March 18, 2012
2012 NCAA Tournament, Darius Theus, Indiana Hoosiers, Rob Brandenberg, Shaka Smart
Sophomore Rob Brandenberg helped VCU win a school-record 29 games in 2011-12. He scored 13 points Saturday.
PORTLAND, Ore. – Shaka Smart, one of the more well-read, media darlings in all of college basketball, seemed at a loss for words. When you’re a guy who can effortlessly quote Sun Tzu and Shakespeare, as Smart did this week, that’s hard to imagine.
But prior to his opening statement following VCU’s 63-61 loss to Indiana Saturday in the third round of the NCAA Tournament at the Rose Garden, Smart paused, contemplated, let out a big sigh and shook his head. The moment lasted 10, maybe 15 seconds, but it perfectly conveyed his state of mind better than anything he could have said.
This one hurt.
The Rams held a nine-point lead with 12:20 to play and a 61-56 advantage with less than two minutes remaining. But VCU, nearing another stunning NCAA Tournament victory, watched it slip away in a hail of missed jumpers and an unrelenting Hoosier squad. Indiana scored the final seven points of the game, while the Rams were 2-of-15 from the field, including 0-of-8 from three, in the final 12:20. After Rob Brandenberg’s 3-point attempt at the buzzer fell short, Smart was there to comfort, putting his arm around his sophomore guard as they walked back to the locker room.
March 17, 2012
2012 NCAA Tournament, Briante Weber, Indiana Hoosiers, Rob Brandenberg, Shaka Smart, Tom Crean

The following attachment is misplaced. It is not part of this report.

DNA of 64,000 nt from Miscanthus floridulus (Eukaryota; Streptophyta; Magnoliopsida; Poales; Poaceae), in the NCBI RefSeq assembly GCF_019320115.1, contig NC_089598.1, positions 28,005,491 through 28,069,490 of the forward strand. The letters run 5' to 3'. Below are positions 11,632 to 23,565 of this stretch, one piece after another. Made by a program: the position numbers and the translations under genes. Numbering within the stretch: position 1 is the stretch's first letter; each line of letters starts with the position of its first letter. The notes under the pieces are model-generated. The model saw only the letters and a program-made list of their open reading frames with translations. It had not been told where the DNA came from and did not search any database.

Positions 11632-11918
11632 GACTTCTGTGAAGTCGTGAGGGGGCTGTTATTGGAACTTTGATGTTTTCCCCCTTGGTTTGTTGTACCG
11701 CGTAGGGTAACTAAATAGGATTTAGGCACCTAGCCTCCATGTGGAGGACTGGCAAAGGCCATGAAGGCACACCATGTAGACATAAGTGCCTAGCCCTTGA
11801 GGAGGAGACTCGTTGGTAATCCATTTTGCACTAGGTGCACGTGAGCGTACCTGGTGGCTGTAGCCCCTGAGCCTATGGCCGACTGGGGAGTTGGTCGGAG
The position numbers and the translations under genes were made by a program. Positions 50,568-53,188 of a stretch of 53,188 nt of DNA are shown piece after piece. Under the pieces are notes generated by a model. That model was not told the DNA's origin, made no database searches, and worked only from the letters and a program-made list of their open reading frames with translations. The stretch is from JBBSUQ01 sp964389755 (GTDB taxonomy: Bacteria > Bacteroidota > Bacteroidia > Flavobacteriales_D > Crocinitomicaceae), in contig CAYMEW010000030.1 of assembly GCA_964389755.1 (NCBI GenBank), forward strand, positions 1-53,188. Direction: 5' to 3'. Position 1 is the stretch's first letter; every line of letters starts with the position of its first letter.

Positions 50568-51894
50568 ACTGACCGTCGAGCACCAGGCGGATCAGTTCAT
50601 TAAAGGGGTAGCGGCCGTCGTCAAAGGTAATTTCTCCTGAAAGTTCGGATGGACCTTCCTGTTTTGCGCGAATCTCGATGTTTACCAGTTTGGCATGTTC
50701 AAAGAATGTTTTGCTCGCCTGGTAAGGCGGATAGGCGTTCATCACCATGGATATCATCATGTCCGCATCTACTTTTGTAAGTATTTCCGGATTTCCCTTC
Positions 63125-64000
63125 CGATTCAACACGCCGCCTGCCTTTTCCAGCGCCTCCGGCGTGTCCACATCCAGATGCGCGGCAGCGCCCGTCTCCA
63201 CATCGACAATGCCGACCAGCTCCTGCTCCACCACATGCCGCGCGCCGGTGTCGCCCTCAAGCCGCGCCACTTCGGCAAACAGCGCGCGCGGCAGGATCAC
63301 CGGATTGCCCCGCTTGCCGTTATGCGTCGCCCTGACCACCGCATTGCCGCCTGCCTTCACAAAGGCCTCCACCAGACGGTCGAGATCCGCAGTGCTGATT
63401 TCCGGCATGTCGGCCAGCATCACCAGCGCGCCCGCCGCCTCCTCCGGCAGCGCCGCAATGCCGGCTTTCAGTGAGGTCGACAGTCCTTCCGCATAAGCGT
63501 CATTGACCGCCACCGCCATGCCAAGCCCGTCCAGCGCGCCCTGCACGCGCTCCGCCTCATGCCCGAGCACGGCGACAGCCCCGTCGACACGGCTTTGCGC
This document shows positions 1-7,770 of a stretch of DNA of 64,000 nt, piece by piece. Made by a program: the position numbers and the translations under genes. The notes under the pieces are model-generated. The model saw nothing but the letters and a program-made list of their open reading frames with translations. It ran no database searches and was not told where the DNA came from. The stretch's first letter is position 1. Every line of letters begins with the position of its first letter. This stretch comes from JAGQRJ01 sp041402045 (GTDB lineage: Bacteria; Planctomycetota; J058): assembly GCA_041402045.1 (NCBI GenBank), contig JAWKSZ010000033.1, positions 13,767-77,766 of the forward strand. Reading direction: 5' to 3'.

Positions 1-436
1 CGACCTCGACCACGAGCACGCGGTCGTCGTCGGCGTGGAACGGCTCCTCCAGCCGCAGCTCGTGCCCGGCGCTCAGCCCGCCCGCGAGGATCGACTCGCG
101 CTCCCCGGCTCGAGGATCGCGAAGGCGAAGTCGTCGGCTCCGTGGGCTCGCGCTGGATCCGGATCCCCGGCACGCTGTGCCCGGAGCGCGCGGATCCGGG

PORTLAND, Ore. – You think VCU’s Havoc defense looks like a handful? Try preparing for it with less than two days notice. That’s the challenge for Indiana Coach Tom Crean and his staff.
VCU’s high-intensity full court press is hardly the norm in college basketball. A few notable teams run something similar, Missouri and Arkansas come to mind, but certainly no team in the Big Ten, where the Hoosiers reside, does. Other than its game against top-ranked Kentucky – a game IU won, it should be pointed out – did the Hoosiers face an up-tempo press like the Rams’. It’s that unfamiliarity that VCU hopes will keep the opposition guessing.
“There are a lot of reasons we play the way we play,” said VCU Coach Shaka Smart. “But one of the reasons we play that way is because it’s different from what teams are used to practicing in their own practices and playing against. In theory, our style is something that will be new for them tomorrow.”
VCU players agree that when the Rams have to face teams after a short turnaround, as in many NCAA Tournament games, Havoc comes in handy.
“I definitely think it’s an advantage,” sophomore Rob Brandenberg said. “It’s one thing to watch film, but it’s another to get on the floor and have game experience playing through the press and things like that.”